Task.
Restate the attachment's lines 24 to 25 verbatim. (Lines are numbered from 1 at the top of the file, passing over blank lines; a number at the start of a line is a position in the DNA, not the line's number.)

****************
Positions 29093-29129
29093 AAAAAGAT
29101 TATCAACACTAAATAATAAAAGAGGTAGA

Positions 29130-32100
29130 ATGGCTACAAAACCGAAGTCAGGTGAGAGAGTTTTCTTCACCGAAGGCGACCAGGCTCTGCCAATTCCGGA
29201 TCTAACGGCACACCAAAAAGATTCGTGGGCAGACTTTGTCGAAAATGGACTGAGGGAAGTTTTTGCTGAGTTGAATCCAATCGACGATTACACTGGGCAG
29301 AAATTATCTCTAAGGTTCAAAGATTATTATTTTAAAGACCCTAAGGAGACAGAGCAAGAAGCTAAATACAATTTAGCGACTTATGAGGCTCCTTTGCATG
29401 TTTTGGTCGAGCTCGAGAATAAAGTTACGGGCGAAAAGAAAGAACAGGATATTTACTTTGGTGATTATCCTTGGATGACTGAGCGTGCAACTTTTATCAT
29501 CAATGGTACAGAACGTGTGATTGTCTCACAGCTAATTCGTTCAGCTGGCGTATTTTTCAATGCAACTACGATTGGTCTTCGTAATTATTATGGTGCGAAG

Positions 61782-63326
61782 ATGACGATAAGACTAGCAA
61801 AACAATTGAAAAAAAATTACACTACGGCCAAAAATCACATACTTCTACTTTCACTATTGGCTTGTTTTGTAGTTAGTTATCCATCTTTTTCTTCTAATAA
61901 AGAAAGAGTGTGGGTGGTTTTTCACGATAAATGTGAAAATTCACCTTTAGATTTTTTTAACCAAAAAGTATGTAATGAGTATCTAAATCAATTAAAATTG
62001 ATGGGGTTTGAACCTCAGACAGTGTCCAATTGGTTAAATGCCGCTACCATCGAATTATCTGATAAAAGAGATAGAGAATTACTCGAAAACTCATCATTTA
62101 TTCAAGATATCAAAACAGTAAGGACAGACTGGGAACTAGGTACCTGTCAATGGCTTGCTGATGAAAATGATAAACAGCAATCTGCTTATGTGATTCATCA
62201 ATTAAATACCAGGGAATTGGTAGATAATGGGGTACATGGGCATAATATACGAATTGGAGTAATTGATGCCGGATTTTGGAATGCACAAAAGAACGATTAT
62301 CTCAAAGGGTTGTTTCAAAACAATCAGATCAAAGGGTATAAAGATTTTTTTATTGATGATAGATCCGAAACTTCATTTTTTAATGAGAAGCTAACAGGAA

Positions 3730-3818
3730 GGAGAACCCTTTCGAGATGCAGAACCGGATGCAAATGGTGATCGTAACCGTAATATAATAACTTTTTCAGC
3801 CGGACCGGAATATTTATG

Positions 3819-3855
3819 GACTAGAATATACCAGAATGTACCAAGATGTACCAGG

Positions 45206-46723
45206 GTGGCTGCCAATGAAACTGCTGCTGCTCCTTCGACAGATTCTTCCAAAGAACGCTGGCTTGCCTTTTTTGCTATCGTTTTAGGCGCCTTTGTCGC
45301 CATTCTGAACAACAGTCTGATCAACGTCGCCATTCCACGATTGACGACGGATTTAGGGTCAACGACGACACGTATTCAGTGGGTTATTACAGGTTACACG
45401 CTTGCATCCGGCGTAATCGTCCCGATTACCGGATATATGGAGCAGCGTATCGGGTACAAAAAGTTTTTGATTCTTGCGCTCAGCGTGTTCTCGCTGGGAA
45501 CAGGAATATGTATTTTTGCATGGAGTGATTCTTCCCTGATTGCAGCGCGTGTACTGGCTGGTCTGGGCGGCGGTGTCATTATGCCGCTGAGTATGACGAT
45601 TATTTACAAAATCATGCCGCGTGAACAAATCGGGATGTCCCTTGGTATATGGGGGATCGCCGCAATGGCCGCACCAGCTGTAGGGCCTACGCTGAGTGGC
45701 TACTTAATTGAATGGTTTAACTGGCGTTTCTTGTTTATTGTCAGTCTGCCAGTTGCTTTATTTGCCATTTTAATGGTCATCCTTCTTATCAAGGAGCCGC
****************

45206 GTGGCTGCCAATGAAACTGCTGCTGCTCCTTCGACAGATTCTTCCAAAGAACGCTGGCTTGCCTTTTTTGCTATCGTTTTAGGCGCCTTTGTCGC
45301 CATTCTGAACAACAGTCTGATCAACGTCGCCATTCCACGATTGACGACGGATTTAGGGTCAACGACGACACGTATTCAGTGGGTTATTACAGGTTACACG